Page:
One possible reason for the low number of subscriptions is environmental awareness. Erika Bailey-Johnson, the BSU Sustainability Coordinator, said she has received a number of concerns from students.
“Since I’ve started this position, I’ve had various people tell me about how much waste is being produced by the bookstore, which is mostly newspapers,” said Bailey-Johnson. “I went to the loading dock and found big bundles of newspapers that were unopened. I found that students are supposed to pick up and read them for certain classes.”
Bailey-Johnson tried to reach a middle ground with the BSU Bookstore in an attempt to reduce the number of unused New York Times, but discovered a dilemma.
“It’s kind of hard because everyone [who pays for a subscription] must have the opportunity to get the newspaper if they want one,” said Bailey-Johnson. “I think it comes down to academic freedom and that the faculty can teach in a way to give their students an experience with newspaper. I can understand because I’m like that. I like the newspaper more than reading the news on a computer.”
She stopped inquiring about removing the newspapers, but she would like to see changes. “I would still love to see less waste,” said Bailey-Johnson. “Maybe they could get one paper a week rather than one every day. I would love to see if a compromise could be made. If it’s not being used, why are we still requesting it?”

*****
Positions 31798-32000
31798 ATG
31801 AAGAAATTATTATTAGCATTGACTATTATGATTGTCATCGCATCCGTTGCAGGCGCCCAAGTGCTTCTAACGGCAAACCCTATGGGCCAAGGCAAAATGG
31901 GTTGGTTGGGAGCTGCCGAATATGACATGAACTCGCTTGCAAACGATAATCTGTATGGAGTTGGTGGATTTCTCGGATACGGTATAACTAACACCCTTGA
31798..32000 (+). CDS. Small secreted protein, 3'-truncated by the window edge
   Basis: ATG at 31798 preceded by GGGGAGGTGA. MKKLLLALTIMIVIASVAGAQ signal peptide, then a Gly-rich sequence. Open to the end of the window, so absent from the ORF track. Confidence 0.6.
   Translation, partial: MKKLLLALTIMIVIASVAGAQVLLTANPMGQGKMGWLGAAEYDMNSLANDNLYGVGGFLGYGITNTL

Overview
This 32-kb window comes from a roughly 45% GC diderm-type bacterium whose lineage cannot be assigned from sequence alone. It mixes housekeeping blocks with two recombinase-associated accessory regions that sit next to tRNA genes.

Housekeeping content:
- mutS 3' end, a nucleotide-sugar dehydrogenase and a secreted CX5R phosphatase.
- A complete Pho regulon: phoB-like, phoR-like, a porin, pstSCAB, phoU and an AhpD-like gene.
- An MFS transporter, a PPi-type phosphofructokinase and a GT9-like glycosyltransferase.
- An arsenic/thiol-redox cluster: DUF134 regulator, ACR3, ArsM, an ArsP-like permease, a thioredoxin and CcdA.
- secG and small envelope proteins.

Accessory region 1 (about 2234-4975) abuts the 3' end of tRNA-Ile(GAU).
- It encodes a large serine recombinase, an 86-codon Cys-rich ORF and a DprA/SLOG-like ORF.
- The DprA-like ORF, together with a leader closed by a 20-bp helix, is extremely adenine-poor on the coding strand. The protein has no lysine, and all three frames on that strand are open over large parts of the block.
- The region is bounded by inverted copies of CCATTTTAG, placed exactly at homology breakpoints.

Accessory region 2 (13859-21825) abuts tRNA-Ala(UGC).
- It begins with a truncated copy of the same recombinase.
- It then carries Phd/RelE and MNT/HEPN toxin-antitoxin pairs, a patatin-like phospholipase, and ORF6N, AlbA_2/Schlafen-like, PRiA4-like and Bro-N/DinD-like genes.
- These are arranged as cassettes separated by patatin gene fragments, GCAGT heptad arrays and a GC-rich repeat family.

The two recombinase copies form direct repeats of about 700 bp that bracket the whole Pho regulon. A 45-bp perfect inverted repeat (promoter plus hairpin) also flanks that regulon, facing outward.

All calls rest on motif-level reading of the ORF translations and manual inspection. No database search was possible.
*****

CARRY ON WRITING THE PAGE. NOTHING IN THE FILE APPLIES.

As for electronic newspapers viewed on a computer tablet such as a Nook or Kindle, Bailey-Johnson said she was doubtful whether it is more environmentally friendly compared to traditional print. “If you compare the two, newspapers take in resources and I would think Kindles take up more resources than traditional print.”
While there have been no studies in the United States about the environmental effects of physical newspapers compared to electronic newspapers and websites, the research was done in Europe by the KTH Center for Sustainable Communications, a Sweden-based company that determines the environmental sustainability of certain businesses and even websites.
The center found that if the time taken to read a newspaper equals 30 minutes, the reader releases the same amount of carbon as he or she would reading an electronic newspaper.
In a recent BSU study, 32 percent of those surveyed said they read their newspaper in 30 minutes or longer, while 68 percent said they take under 30 minutes.
The difference of carbon released as indicated in the study released by the KTH Center for Sustainable Communications, however, is not as significant when compared to the environmental impact of using websites to read the news.
A research article published in 2001 by The Journal of Industrial Ecology found that reading online news articles for 25 minutes is environmentally equivalent to watching television for one and a half hours and the production of one newspaper.
Traditional newspapers are a staple to the public today. Without this medium, arguably both the environment and society would be impacted negatively.
Newspapers are not dead.